Article by listed attorney: Fawzia Khan
The allegations of rape against famous comedy legend Bill Cosby made by a number of different women, spanning several decades, all of whom allege similar modus operandi by Cosby, has sent shockwaves across the world. Cosby is accused of being a sexual predator who would drug and then rape women he was in contact with. As far as I’m aware no criminal charges have been brought against him as yet. In New York, there is no time limit for crimes such as rape and Cosby could theoretically face imprisonment if he is charged and found guilty. Similarly the allegations made against Woody Allen, the famous New York actor and playwright, by his adoptive daughter Dylan Farrow, who alleged that she was repeatedly sexually, was equally startling to hear.
In this issue we take a brief look at the rights of women in South Africa who were child rape victims. In this country we also do not have any limitations of statute on crimes committed. This means for example if a crime of rape against a child was committed decades earlier and only unearthed later, our law will allow the victim to seek justice through the legal system, from the heinous crimes committed against them whilst they were young, innocent and vulnerable.
In 2007, a woman Mrs. B then 51 years old claimed that 39 years ago when she was 13 years old, a wealthy family friend, Mr. E, raped her on a farm and that he continued to sexually abuse her for more than two years. The Director of Public Prosecutions (DPP) however declined to prosecute. Mrs. B then instituted a private prosecution. In terms of our criminal justice system a person can, in certain circumstances, institute a private prosecution. The DPP must issue a certificate called a “nolle prosequi”, which will confirm that it has carefully examined the statements of the victim and notwithstanding it still declines to prosecute. The victim can then institute a private prosecution. Mr. E approached the High Court in Kimberly calling for a permanent stay in prosecution. He claimed that the period of some 39 years was an unreasonable delay and that should Mrs. B proceed with her charges, he would suffer irreparable prejudice and would be denied his constitutional right to a fair trial. He said that all his material witnesses including his domestic worker who lived on the farm, were now deceased and the relevant records to prove that what cars he owned couldn’t be retrieved now 40 years later.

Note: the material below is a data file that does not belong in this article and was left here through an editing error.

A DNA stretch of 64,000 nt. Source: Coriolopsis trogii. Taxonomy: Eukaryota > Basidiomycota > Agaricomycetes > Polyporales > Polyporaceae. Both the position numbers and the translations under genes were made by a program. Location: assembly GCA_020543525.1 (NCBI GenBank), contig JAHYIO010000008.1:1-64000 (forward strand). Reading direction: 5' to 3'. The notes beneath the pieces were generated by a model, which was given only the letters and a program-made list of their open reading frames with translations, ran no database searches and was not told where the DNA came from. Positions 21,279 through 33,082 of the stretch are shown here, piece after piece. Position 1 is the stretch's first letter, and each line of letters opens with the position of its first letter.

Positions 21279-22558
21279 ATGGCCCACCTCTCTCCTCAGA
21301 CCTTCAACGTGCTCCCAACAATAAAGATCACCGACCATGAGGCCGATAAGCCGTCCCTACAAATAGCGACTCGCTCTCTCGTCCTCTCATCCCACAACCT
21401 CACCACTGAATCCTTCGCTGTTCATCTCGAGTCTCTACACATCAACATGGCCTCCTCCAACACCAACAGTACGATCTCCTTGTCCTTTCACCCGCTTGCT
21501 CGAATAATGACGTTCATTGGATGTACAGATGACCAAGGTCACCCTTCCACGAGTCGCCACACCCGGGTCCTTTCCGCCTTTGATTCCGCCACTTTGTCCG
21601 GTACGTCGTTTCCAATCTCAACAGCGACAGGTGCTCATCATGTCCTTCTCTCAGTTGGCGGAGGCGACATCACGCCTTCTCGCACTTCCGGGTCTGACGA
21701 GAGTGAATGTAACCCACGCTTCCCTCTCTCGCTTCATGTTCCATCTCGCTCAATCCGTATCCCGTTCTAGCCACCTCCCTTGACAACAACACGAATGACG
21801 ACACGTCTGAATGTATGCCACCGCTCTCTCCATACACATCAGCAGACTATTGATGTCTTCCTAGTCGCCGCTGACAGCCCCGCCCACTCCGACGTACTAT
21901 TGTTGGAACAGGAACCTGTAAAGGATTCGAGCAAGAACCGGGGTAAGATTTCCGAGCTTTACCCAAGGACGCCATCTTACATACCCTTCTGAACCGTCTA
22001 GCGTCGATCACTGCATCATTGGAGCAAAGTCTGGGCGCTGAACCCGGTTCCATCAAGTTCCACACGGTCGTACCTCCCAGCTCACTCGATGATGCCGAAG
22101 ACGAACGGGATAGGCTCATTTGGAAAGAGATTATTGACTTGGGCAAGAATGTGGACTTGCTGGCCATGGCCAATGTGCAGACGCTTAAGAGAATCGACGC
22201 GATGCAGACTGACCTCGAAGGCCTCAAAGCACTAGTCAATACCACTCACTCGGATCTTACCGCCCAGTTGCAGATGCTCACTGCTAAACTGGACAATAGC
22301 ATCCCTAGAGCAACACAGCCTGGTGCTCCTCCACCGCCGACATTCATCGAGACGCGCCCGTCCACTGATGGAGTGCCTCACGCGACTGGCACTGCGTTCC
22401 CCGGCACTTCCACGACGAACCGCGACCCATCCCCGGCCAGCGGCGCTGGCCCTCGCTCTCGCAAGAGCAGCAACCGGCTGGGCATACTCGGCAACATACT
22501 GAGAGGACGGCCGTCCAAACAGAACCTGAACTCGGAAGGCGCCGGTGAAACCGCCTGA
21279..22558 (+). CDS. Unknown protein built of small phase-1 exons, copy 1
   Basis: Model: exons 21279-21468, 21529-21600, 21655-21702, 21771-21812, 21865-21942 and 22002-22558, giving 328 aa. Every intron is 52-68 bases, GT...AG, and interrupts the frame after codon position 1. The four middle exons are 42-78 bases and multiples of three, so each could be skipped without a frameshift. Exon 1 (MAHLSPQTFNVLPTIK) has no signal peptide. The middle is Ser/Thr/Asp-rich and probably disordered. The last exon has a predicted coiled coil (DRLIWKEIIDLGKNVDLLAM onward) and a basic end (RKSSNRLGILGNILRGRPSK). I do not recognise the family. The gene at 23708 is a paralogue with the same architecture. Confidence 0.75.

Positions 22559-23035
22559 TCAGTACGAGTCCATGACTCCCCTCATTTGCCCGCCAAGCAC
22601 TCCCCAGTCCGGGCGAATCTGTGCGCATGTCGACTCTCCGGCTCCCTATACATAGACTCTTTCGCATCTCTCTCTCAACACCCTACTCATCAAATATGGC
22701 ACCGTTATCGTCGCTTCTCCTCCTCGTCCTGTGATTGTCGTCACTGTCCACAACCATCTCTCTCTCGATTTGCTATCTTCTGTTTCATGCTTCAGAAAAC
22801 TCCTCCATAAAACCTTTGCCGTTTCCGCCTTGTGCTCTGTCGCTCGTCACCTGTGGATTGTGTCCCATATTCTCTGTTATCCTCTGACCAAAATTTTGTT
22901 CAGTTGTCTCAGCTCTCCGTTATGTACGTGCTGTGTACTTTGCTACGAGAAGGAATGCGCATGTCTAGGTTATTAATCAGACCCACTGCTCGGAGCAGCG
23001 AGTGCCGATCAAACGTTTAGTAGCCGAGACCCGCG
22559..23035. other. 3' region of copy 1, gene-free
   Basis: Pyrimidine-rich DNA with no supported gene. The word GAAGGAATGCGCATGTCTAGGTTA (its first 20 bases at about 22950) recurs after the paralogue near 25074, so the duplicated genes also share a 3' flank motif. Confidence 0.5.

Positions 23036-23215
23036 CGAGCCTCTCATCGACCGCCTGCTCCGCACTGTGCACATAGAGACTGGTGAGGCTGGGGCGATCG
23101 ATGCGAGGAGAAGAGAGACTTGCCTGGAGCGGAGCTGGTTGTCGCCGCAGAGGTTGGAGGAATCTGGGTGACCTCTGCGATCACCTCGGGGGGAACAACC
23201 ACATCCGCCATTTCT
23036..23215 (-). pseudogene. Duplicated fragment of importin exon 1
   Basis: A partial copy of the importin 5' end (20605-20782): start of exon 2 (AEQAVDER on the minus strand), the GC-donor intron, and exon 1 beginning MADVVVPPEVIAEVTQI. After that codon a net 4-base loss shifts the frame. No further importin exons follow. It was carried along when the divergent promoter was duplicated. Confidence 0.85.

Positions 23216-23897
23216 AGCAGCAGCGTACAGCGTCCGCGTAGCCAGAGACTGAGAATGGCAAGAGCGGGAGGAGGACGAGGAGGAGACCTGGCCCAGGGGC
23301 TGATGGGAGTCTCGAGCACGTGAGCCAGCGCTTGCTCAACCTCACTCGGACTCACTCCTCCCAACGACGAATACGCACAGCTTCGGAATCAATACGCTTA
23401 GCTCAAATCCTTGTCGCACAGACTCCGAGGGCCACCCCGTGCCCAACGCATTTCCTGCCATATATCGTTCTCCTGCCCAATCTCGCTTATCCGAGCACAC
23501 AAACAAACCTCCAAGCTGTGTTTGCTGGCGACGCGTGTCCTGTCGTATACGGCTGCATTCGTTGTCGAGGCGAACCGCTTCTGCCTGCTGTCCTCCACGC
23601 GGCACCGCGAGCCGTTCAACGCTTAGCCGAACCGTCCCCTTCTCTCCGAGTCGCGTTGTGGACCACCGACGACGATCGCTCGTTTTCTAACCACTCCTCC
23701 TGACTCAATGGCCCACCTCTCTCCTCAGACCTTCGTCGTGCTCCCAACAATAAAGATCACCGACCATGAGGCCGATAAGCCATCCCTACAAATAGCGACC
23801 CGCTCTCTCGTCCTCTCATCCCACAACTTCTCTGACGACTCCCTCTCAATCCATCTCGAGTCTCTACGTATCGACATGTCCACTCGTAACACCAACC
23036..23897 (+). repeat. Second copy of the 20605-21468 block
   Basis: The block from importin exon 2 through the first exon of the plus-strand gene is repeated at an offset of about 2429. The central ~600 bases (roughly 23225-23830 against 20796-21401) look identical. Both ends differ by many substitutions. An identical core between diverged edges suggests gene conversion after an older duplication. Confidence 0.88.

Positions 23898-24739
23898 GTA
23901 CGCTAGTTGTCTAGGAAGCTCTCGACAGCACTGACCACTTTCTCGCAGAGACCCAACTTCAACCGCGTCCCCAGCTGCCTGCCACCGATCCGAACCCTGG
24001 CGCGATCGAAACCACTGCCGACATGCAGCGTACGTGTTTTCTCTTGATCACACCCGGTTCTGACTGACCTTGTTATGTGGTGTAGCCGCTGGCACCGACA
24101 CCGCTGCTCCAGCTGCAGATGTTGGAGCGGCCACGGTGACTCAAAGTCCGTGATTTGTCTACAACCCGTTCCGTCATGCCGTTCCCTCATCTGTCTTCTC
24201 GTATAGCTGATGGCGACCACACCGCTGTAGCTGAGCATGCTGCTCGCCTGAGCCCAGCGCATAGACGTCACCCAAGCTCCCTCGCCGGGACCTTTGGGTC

Mrs. B then took the matter to the Constitutional Court. This Court found that especially when such serious crimes like murder and rape were alleged, one needed to strike a balance between an accused’s right to fair trial as well as the rights of victims and society in general. The court used several judgments to support its decision including the case of Masiya v Director of Public Prosecutions, Pretoria where Judge Nkabinde classified rape as “the most reprehensible form of sexual assault. She said that our courts are required “to protect the dignity, sexual autonomy and privacy of women and young girls, as they are the most vulnerable group and that these values are enshrined in the Bill of Rights which is a cornerstone of our democracy”.
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